Massive exodus of Kajo-Keji population
Emmanuel A., a resident of Lomin, Kajo-Keji, has informed that on Sunday, 22 January 2017, “Christians gathered for their Sunday prayers in Modikolok chapel and at around 11:00 am some armed men in military uniforms arrived and told people to leave the chapel because they were looking for armed rebels”. The source further informed that “when people were leaving the place they started running and were shot at resulting in the death of catechist Lino Pajo, of Mogire, and five other church goers”.
Another source said that “news outlets reported on last Sunday’s incident saying that some IO soldiers were identified in the area. This would have made government soldiers (SPLA) to search for them”.
Moses, another Kajo-Keji resident, added that “a disabled man on a wheelchair was shot, houses were burned and civilians tortured”.
Later in the week, on Wednesday 25 January, a lot of gunfire was heard at around 5:00 am in the vicinities of Mere, located just about 7 kilometres Kajo-Keji down town.
It has been reported that rebels affiliated to IO attacked the local police station resulting in the death a soldier and a police officer and the looting of ammunitions. An IO soldier would have been arrested, according to reports.
This violence and insecurity situation has prompted a massive exodus towards Uganda.
A local church leader has informed that “thousands of Kajo-Keji residents are leaving the area daily on foot, by bicycle, motorbike or in lorries carrying some of their belongs. Some stop for the night in the church compound and proceed the next day. They are heading for refugees camps in northern Uganda”.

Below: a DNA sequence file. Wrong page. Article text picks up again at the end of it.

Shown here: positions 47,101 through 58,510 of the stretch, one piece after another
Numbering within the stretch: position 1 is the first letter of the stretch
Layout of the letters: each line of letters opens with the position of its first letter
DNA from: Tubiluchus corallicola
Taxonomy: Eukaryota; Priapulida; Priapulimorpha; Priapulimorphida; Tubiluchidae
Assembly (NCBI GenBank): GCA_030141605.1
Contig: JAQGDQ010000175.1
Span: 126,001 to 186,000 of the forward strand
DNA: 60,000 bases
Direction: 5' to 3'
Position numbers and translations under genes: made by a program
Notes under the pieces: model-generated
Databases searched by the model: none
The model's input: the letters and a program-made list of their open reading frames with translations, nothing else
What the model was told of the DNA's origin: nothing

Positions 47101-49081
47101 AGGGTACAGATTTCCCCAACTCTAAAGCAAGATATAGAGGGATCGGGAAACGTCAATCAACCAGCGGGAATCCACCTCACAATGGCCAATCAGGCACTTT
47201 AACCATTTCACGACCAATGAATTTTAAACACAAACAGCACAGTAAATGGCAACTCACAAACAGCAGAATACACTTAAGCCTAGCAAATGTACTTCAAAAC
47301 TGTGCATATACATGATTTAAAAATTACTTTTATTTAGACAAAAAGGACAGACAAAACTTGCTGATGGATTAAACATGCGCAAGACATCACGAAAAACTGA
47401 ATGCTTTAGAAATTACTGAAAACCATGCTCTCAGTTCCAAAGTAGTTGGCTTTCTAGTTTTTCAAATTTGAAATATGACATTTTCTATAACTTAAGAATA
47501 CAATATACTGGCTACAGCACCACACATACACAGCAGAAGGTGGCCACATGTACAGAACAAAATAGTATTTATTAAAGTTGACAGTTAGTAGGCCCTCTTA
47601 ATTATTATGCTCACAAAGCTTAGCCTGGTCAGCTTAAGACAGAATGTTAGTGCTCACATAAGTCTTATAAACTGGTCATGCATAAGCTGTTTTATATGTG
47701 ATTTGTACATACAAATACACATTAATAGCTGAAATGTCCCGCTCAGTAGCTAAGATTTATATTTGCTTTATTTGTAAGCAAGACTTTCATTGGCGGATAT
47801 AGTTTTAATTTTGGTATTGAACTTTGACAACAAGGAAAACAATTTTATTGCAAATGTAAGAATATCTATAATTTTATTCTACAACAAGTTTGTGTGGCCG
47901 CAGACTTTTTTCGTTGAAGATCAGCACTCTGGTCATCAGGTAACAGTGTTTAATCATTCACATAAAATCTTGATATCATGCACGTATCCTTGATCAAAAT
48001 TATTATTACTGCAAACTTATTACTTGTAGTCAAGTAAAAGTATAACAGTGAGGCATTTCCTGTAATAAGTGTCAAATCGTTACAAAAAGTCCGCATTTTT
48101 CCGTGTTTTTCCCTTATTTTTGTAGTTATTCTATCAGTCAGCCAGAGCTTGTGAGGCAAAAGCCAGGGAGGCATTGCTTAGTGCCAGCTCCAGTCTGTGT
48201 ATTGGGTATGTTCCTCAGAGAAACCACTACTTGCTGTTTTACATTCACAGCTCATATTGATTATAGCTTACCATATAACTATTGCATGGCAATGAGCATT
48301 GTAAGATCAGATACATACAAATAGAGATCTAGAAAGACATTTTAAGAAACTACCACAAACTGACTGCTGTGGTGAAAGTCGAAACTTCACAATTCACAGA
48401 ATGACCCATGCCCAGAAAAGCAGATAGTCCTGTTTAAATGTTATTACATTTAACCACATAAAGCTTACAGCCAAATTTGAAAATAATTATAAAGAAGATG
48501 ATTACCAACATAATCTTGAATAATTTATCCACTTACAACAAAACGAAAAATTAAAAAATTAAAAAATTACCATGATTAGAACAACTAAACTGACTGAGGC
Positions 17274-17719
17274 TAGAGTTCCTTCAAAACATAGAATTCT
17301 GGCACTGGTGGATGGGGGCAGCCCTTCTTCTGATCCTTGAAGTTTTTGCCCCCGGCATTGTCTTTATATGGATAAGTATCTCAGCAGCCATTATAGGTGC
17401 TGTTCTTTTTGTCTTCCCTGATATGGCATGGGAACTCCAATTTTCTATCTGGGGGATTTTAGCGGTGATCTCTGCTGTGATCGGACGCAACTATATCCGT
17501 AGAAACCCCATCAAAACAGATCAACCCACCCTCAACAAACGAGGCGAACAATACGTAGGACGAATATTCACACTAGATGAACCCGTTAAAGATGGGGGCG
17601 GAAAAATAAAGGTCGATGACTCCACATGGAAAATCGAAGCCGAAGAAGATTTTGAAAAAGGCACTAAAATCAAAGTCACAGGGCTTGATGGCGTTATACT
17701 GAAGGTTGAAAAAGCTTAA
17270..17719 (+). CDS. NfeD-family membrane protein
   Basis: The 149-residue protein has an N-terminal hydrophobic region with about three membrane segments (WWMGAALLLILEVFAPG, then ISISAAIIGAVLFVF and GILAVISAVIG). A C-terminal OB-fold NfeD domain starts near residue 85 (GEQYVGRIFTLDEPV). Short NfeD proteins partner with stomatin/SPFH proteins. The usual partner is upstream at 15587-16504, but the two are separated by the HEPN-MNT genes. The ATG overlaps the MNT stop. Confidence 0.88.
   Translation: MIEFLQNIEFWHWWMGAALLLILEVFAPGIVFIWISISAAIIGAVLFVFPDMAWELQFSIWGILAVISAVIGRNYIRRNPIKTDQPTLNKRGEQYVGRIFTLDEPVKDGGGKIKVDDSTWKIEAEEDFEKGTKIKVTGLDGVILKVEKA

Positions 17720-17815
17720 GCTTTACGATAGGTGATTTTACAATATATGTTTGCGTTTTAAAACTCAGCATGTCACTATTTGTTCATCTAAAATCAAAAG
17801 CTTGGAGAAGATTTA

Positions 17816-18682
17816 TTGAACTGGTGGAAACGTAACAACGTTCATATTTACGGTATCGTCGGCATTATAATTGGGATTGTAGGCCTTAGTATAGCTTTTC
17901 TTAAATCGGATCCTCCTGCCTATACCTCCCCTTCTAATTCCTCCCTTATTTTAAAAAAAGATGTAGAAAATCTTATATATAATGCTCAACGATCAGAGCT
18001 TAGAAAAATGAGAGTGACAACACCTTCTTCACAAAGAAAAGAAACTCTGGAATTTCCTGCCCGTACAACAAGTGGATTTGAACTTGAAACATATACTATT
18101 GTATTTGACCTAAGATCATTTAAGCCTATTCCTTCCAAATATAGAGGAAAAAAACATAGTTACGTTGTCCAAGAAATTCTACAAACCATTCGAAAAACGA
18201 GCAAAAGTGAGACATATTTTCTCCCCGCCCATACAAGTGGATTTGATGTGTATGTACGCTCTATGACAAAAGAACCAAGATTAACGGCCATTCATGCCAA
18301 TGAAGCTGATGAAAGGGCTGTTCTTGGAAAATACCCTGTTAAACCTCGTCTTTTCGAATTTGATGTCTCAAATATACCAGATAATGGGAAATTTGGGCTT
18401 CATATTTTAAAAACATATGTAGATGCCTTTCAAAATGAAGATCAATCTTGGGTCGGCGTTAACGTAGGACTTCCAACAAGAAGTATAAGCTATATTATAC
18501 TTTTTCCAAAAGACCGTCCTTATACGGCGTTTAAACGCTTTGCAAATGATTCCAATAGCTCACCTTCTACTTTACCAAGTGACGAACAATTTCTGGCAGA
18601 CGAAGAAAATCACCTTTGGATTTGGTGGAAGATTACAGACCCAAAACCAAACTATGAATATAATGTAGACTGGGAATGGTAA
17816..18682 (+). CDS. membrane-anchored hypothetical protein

Fr. Jesus Aranda, the parish priest of Sacred Heart Parish in Kajo-Keji said that “Wudu, where the main market and local hospital are located, has become almost a ghost place. Only a few residents can be seen around”. He estimates that “85% of the population have fled the place and sought refuge in Uganda”. This would be about 75 thousand people forced to leave their homes by insecurity and conflict.
James K., another Kajo-Keji resident said he is “in pain for what is happening in Kajo-Keji. His own family has left the town this Friday at 7:00 pm due to the deteriorating insecurity”.
“All of us, seven children in the family, were born in Uganda, after staying for 22 years in Uganda, we came back home to Kajo-Keji to start a new life in our home land, in 2008. We participated in choosing the new nation with a lot of love and hope but now we have a different outcome. It’s only God who can change the hearts of our leaders in S. Sudan”, said James.
“Where are they are going to stay?” he asked in sadness. “I don’t know, but I believe God is there for them all. But it is a shock for me, because I thought my place would be peaceful, but our leadership has proven me wrong by these sad events”, he added.
Missionaries evangelising in the area are assessing the situation as regard their work. They said their church congregations have drastically reduced. Church goers have become refugees in Uganda. They are now considering offering pastoral assistance to Kajo-Keji refugee families in across the border.
Very few students have been enrolled in Kajo-keji schools this year. Most students and teachers have also left the area for fear of more insecurity and violence. The prospect is that school might not open this year in Kajo-keji, if the situation does not improve.
There are also reports that fighting broke out over the past few days on west bank areas of Upper Nile between government troops and SPLA-IO fighters allied to former vice president Riek Machar.
These clashes take place just forty days after South Sudan President Salva Kiir announced the commencement of a national dialogue on 14 December 2016 that encompasses all the country’s rival political parties and groups as “a measure to consolidate peace” in the country and in “pursuit of national unity and reconciliation”.